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NEWS

Landmark victory for Uzbekistan in World Bank Dispute

www.uzbekistan.org
14 February 2014

The Republic of Uzbekistan achieved  a major victory in Metal-Tech Ltd. v. The Republic of Uzbekistan, an investment arbitration before the World Bank's International Centre for Settlement of Investment Disputes (ICSID).

In a unanimous award dated October 4, 2013, an arbitral tribunal comprising Gabrielle Kaufmann-Kohler, John Townsend, and Claus von Wobeser refused jurisdiction over Metal-Tech's request for more than US0 million for alleged treaty violations, finding that Metal-Tech made corrupt payments to obtain its alleged investment in the Uzbek molybdenum industry. The claim, which Metal-Tech brought pursuant to the Israel-Uzbekistan bilateral investment treaty (BIT), is the first investment treaty case ever to be dismissed on corruption grounds; the only other ICSID case to be dismissed on that basis is World Duty Free v. Kenya, which was brought pursuant to a contract rather than a BIT.
Uzbekistan proved its allegations of corruption through the oral testimony of a key Metal-Tech witness and other circumstantial evidence of corruption. At the hearing on jurisdiction and the merits, Metal-Tech's witness admitted that Metal-Tech paid approximately US million to three alleged consultants pursuant to agreements that predated Metal-Tech's investment. The tribunal thus concluded that Metal-Tech made its investment in violation of Uzbek law and the legality requirement in the BIT.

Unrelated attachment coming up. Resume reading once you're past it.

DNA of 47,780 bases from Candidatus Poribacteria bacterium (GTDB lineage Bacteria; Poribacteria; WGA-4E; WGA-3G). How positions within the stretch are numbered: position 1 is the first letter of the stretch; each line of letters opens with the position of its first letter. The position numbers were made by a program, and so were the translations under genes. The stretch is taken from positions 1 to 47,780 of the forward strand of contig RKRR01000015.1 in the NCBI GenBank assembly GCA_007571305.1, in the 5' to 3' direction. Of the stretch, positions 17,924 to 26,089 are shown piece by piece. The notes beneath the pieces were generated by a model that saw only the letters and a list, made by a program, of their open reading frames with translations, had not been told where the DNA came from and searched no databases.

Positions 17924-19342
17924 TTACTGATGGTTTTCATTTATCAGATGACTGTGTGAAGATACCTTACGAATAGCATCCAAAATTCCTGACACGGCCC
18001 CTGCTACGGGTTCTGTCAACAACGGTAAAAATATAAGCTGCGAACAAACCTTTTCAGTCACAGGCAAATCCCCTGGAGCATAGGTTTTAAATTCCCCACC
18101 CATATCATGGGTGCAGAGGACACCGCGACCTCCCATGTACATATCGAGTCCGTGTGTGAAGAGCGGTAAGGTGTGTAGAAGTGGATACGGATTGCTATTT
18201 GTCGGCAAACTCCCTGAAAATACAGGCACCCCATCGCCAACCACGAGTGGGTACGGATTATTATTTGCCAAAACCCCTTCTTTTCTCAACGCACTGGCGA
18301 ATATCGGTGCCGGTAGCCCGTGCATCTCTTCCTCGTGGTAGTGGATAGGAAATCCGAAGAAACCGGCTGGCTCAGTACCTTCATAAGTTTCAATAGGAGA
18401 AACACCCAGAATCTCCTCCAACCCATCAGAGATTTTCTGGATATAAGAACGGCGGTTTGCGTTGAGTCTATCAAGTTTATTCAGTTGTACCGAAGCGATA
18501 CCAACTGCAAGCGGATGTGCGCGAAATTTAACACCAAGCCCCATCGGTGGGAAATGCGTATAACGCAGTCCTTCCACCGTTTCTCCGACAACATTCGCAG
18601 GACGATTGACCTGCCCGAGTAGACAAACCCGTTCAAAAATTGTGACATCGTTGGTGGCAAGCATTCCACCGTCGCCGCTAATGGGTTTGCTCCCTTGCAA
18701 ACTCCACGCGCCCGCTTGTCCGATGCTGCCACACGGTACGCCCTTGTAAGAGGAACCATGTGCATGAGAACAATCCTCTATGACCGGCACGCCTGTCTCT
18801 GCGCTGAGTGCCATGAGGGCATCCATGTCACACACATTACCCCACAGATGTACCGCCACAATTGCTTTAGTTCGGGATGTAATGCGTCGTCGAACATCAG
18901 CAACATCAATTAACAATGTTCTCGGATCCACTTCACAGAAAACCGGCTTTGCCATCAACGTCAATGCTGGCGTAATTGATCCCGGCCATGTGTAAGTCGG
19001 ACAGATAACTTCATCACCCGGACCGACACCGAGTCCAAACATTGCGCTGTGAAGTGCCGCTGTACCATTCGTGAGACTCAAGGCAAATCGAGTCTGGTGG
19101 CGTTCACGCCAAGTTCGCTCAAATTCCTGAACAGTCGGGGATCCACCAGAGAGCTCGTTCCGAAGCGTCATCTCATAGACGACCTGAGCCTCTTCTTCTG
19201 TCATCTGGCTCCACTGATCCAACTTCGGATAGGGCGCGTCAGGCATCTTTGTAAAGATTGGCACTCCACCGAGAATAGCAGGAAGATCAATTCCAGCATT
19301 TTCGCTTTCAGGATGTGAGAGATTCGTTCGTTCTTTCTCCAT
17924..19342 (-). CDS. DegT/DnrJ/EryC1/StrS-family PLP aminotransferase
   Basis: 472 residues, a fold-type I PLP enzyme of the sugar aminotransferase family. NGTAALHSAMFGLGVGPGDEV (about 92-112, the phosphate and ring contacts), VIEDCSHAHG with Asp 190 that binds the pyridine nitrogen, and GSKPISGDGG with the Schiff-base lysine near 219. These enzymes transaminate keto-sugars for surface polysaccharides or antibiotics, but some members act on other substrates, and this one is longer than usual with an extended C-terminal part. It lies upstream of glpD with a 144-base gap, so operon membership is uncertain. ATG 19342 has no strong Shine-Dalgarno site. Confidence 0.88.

In another important ruling, the tribunal also agreed with Uzbekistan that Article 10 of its Foreign Investment Law on Guarantees does not entitle an investor to commence arbitral proceedings before ICSID. Several investors recently have raised ICSID claims against Uzbekistan based on this provision. Uzbekistan intends to rely on the tribunal's decision in Metal-Tech to defend against these claims.
This landmark award is a complete victory for Uzbekistan and a vindication of its investment framework, which has contributed to investment inflows while reasonably expecting investors to follow the rules. This is an important decision which demonstrates that the conduct of investors matters in the investment treaty context. An investor whose investment is tainted by corruption cannot present claims to an international tribunal about alleged State misconduct.